John Murdoch is tortured by strange memories and visions that the people around him don't seem to share. Is he going mad? Or is there something in the sunless city where he lives that can explain what is happening to him?
The last we saw of Proyas' work was The Crow - a movie that the majority of its audience went to see to try to catch the point at which Brandon Lee checked out - but which turned out to be a satisfyingly dark and melancholic comic book piece showcasing Proyas' unique visuals. With Dark City we get the same gloomy pop Gothery but this time with less of the emotional content. And no one bought it on set. Bummer.
John Murdoch (Sewell) wakes up in the bath only to find that the metropolis around him is in the process of being physically remodelled by a bunch of pale-faced floating blokes in terrifying hats who look like the kind of thing Salvador Dali might have nightmares about. Not only that, but they're swapping people's personalities over, and Murdoch has wound up as a murderer pursued by the cops. He must persuade Inspector Bumstead (Hurt) that there is something afoot with the city while Dr. Schreber (Sutherland in an enjoyably over-the-top Peter Lorre impression) tries to track him down to administer the painful head injection that will make him forget.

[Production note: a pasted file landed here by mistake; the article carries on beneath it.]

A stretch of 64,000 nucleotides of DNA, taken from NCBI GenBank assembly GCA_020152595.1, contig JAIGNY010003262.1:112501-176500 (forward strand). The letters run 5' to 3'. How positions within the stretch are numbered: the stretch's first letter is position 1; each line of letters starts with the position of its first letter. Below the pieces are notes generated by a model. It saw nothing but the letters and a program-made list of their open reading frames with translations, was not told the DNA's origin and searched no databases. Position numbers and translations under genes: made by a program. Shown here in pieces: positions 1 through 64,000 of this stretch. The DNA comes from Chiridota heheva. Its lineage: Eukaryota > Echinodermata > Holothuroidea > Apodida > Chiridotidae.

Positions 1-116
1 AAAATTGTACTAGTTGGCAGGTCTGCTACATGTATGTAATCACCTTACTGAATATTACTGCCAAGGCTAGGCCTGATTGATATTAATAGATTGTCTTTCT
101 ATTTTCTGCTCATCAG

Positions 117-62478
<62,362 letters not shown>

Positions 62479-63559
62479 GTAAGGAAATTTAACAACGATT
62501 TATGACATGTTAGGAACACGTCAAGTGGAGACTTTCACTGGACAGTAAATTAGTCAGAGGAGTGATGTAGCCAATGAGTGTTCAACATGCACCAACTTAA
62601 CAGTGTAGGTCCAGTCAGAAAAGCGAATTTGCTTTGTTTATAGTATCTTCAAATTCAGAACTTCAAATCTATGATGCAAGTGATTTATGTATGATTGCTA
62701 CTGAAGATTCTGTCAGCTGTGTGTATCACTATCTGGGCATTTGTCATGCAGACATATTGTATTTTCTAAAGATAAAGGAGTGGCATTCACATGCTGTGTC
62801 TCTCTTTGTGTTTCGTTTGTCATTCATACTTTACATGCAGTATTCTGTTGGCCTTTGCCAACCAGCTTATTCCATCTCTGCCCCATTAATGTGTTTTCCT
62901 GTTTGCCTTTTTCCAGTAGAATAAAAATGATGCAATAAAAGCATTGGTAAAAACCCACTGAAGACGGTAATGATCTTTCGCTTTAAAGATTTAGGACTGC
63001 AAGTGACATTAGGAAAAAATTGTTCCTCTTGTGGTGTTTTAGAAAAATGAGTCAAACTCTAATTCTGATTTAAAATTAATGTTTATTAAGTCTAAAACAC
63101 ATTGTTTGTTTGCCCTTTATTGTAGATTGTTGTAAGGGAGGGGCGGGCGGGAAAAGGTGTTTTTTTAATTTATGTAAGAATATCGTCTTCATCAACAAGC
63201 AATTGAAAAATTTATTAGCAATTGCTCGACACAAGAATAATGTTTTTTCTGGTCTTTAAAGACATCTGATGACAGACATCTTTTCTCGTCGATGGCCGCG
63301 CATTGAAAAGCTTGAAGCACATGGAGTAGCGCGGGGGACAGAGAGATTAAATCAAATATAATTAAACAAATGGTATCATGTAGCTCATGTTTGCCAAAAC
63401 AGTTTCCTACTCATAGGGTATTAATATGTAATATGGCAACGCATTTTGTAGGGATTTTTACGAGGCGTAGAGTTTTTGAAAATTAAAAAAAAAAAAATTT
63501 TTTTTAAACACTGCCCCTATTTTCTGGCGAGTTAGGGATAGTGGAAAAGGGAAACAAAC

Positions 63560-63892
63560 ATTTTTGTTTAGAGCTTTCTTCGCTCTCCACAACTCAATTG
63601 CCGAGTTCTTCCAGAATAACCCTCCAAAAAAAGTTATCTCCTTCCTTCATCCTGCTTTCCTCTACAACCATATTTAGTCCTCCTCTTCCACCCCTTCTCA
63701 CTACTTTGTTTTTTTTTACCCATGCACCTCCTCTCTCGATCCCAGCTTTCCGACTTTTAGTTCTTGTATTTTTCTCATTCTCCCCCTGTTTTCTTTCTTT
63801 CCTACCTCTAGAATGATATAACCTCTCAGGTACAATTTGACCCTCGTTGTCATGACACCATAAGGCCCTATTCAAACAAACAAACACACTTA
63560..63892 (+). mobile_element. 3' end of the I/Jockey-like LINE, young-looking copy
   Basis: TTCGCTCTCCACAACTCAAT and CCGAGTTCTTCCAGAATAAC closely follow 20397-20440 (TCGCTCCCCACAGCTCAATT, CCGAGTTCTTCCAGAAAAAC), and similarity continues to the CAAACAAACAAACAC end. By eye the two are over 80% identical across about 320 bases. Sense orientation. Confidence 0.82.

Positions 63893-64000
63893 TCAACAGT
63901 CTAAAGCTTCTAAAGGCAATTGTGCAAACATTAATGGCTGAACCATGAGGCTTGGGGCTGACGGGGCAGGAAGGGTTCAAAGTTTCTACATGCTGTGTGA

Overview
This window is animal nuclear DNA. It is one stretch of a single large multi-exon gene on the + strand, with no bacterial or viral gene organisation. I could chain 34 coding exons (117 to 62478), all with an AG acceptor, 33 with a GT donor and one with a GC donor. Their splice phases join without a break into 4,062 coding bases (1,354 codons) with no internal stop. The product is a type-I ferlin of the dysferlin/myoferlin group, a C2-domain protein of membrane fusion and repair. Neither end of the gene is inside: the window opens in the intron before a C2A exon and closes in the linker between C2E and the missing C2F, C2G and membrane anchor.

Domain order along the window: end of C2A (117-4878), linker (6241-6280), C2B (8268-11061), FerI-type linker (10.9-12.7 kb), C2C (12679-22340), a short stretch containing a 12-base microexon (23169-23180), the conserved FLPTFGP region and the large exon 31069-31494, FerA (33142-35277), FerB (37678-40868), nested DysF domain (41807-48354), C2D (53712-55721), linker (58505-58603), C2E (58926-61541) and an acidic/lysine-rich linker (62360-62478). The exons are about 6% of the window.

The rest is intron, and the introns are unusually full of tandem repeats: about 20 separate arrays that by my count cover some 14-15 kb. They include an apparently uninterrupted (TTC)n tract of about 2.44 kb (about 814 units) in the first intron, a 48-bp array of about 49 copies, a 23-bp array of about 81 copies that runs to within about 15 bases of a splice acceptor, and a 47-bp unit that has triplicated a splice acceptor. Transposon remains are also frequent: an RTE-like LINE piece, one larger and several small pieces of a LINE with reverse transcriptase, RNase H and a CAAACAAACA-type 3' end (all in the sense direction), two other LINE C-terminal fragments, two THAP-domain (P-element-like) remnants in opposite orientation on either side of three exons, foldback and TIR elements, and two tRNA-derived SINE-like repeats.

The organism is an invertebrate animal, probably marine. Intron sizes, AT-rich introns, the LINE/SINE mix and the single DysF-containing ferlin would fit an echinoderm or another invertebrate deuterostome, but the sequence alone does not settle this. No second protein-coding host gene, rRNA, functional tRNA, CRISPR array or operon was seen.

If this all sounds beyond ludicrous that's because it is. Proyas appears to have been so distracted with his gloomy vision of the city that he forgot to actually write anything approaching a coherent story. Which is why, while the majority of the performances are serviceable, it's the sheer overwhelming style that gets Dark City through. Proyas drenches each shot in a unique feel and delivers a movie with a visual sense with all the inventive, poetic power of Ridley Scott or Terry Gilliam firing on all cylinders.
In life looks may not be everything. In Dark City they are. And they're magnificent.